Local Spotlight: Full Belly Project

Many of us take the amazing inventions we own for granted. They save us time, energy, and--in the end--money. While we all face our own struggles, most of us are privileged in some way and often overlook how the most basic tools (like utilizing a desk to do our homework or washing our hands with clean water and soap) help us be efficient, well-nourished, productive members of society. While you or I might use a computer to help us complete our daily tasks, those less fortunate than us often don’t have the advanced, user-friendly tools that aid in the completetion of their own daily tasks--or at least they didn’t until the Full Belly Project came along.

The Full Belly Project is a 501(c)(3) nonprofit organization based here in Wilmington, NC. Through a combination of engineering and design, entrepreneurship, and the dedicated work of many individuals, the Fully Belly Project works to alleviate the daily challenges people living in rural communities face by providing and empowering them with simple, easy-to-use, and sustainable tools. These tools--like a nut sheller or bag board desk--encourage self-efficacy and allow rural community members to help themselves. By providing the right tools, the Full Belly Project “help[s] people keep their own bellies full.”

This business is doing some truly amazing things. Read on to learn more about the mission of the Full Belly Project, the organization’s Executive Director (and UNCW alumni) Amanda Coutler, and how you can get involved.

 

HC: How did you get your start with the Full Belly Project? What is your role in this organization?

AC: I graduated from UNCW with degrees in history and French. I always liked traveling so I tailored my history degree internationally focusing on developing countries. This fueled my interest in human rights and international development. Learning French was very useful as many developing countries are francophone. Later, I earned my Masters at George Mason University in global affairs, specializing in conflict analysis and resolution. Through this degree, I learned that economic development reduces conflict and the best way of to fight poverty is through empowerment. After graduating, I came back to Wilmington and discovered the FulI Belly Project. It was a perfect match! I started volunteering and spending most of my time there. After four months, I was hired as the Interim Executive Director, and now since this past August I became the Executive Director. My responsibility is essentially to oversee all operations with the Full Belly Project. This includes finances, volunteer coordination, logistics, outreach, project management, and much more.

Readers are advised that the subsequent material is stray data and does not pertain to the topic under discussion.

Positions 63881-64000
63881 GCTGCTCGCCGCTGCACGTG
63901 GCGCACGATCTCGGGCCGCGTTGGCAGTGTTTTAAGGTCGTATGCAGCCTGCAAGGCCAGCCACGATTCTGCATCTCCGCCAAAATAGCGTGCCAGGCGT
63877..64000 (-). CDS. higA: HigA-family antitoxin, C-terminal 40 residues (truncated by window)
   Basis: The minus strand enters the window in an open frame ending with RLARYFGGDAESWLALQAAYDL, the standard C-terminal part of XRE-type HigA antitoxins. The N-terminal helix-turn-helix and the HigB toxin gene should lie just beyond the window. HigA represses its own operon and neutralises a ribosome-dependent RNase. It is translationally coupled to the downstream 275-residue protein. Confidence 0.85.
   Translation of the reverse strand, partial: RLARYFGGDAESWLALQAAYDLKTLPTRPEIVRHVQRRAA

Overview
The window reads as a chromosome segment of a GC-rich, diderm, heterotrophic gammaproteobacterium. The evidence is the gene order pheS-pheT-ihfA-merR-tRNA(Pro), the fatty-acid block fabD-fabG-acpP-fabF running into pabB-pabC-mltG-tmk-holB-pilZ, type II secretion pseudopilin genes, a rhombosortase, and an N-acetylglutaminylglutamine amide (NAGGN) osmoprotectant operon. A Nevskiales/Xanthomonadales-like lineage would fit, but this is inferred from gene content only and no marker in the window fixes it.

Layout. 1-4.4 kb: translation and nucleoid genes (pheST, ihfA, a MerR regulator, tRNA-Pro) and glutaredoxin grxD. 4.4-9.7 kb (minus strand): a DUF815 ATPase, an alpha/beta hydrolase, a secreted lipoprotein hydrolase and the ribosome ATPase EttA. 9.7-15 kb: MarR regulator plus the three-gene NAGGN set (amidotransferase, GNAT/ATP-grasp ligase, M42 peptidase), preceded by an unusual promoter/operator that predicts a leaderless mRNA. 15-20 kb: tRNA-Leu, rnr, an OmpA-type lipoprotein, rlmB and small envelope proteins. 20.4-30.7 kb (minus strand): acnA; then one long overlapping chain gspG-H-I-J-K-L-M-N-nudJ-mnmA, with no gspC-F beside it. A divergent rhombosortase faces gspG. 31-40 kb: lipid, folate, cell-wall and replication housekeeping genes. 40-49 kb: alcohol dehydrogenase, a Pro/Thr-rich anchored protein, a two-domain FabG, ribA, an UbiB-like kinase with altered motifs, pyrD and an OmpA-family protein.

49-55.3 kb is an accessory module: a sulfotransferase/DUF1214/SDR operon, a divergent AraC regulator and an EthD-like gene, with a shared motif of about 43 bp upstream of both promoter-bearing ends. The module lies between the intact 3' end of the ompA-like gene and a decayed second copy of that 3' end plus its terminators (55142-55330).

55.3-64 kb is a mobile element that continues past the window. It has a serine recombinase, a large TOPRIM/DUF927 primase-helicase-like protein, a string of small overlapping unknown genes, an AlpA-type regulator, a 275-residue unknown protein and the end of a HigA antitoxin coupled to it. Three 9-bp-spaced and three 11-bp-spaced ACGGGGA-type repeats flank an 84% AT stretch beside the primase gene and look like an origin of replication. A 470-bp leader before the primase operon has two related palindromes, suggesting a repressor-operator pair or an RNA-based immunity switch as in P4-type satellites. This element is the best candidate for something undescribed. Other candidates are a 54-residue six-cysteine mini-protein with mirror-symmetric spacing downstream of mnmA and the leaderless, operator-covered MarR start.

HC: How did the Full Belly Project get it’s start?

AC: In 2001, Jock Brandis traveled to Mali to fix a small village. While there he came across a woman who informed him that it would be of great service to her village if he could find an affordable peanut sheller for them. Upon returning to the United States, he searched for such a device but was surprised to see one didn’t exist. This led to the invention of the Universal Nut Sheller and the founding of the Full Belly Project. Jock is still our genius inventor and Director of Research and Development.

 

HC: What is the mission of the Full Belly Project?